Small-caps and large-caps are wildly popular among investors; however, mid-cap stocks, such as Kesko Oyj (HEL:KESKOB) with a market-capitalization of €5.12b, rarely draw their attention. Despite this, the two other categories have lagged behind the risk-adjusted returns of commonly ignored mid-cap stocks. KESKOB’s financial liquidity and debt position will be analysed in this article, to get an idea of whether the company can fund opportunities for strategic growth and maintain strength through economic downturns. Remember this is a very top-level look that focuses exclusively on financial health, so I recommend a deeper analysis into KESKOB here. Check out our latest analysis for Kesko Oyj
Does KESKOB produce enough cash relative to debt?
Over the past year, KESKOB has reduced its debt from €591.00m to €540.00m – this includes both the current and long-term debt. With this reduction in debt, KESKOB’s cash and short-term investments stands at €563.00m for investing into the business. Moreover, KESKOB has generated cash from operations of €431.70m over the same time period, resulting in an operating cash to total debt ratio of 79.94%, meaning that KESKOB’s operating cash is sufficient to cover its debt. This ratio can also be a sign of operational efficiency as an alternative to return on assets. In KESKOB’s case, it is able to generate 0.8x cash from its debt capital.
Does KESKOB’s liquid assets cover its short-term commitments?
Looking at KESKOB’s most recent €2.32b liabilities, it seems that the business has been able to meet these obligations given the level of current assets of €2.90b, with a current ratio of 1.25x. Usually, for Consumer Retailing companies, this is a suitable ratio since there is a bit of a cash buffer without leaving too much capital in a low-return environment.
Is KESKOB’s debt level acceptable?
With debt at 24.13% of equity, KESKOB may be thought of as appropriately levered. KESKOB is not taking on too much debt commitment, which may be constraining for future growth. We can test if KESKOB’s debt levels are sustainable by measuring interest payments against earnings of a company. Ideally, earnings before interest and tax (EBIT) should cover net interest by at least three times. For KESKOB, the ratio of 152x suggests that interest is comfortably covered, which means that lenders may be less hesitant to lend out more funding as KESKOB’s high interest coverage is seen as responsible and safe practice.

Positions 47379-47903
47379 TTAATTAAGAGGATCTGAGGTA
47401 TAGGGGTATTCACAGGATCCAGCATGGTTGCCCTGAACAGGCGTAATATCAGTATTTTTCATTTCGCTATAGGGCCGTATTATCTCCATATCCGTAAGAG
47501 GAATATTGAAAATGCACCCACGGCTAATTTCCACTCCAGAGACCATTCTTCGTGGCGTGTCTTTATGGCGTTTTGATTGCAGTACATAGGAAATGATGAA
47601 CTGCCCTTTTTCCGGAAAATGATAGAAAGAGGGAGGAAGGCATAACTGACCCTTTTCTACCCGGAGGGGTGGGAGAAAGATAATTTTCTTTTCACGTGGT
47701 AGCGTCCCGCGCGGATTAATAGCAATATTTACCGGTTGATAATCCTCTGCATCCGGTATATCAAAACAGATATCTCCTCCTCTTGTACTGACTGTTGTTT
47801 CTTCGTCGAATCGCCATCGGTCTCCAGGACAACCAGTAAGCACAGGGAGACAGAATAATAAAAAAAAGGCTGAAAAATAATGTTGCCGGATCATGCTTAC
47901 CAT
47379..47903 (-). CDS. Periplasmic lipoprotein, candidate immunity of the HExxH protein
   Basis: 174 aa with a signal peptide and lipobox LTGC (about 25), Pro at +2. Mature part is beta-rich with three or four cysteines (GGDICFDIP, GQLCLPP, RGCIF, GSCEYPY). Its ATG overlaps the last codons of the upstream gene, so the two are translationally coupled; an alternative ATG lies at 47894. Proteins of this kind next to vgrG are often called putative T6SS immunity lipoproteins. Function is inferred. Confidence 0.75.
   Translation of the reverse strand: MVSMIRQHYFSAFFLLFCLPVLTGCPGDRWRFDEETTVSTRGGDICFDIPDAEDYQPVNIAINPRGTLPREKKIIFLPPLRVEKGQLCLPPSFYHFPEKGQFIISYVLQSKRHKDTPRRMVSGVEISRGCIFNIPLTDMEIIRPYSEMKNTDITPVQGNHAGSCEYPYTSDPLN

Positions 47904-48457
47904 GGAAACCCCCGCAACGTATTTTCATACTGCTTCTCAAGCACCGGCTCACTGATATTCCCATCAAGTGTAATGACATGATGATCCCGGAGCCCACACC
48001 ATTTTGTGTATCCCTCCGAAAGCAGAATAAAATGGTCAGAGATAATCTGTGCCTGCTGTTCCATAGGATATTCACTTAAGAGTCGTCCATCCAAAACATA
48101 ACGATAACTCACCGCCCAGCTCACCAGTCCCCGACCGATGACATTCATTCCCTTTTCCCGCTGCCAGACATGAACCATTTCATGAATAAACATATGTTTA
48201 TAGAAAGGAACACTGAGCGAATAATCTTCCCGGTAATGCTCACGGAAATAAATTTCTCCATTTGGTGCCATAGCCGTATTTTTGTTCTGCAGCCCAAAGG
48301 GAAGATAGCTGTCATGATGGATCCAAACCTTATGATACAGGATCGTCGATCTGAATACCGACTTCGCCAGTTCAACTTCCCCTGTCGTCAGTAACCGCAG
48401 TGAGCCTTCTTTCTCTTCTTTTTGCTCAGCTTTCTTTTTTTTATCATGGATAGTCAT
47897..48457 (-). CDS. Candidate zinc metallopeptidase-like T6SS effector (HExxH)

KESKOB has demonstrated its ability to generate sufficient levels of cash flow, while its debt hovers at an appropriate level. In addition to this, the company exhibits proper management of current assets and upcoming liabilities. I admit this is a fairly basic analysis for KESKOB’s financial health. Other important fundamentals need to be considered alongside. I suggest you continue to research Kesko Oyj to get a more holistic view of the stock by looking at:
- Future Outlook: What are well-informed industry analysts predicting for KESKOB’s future growth? Take a look at our free research report of analyst consensus for KESKOB’s outlook.
- Valuation: What is KESKOB worth today? Is the stock undervalued, even when its growth outlook is factored into its intrinsic value? The intrinsic value infographic in our free research report helps visualize whether KESKOB is currently mispriced by the market.
- Other High-Performing Stocks: Are there other stocks that provide better prospects with proven track records? Explore our free list of these great stocks here.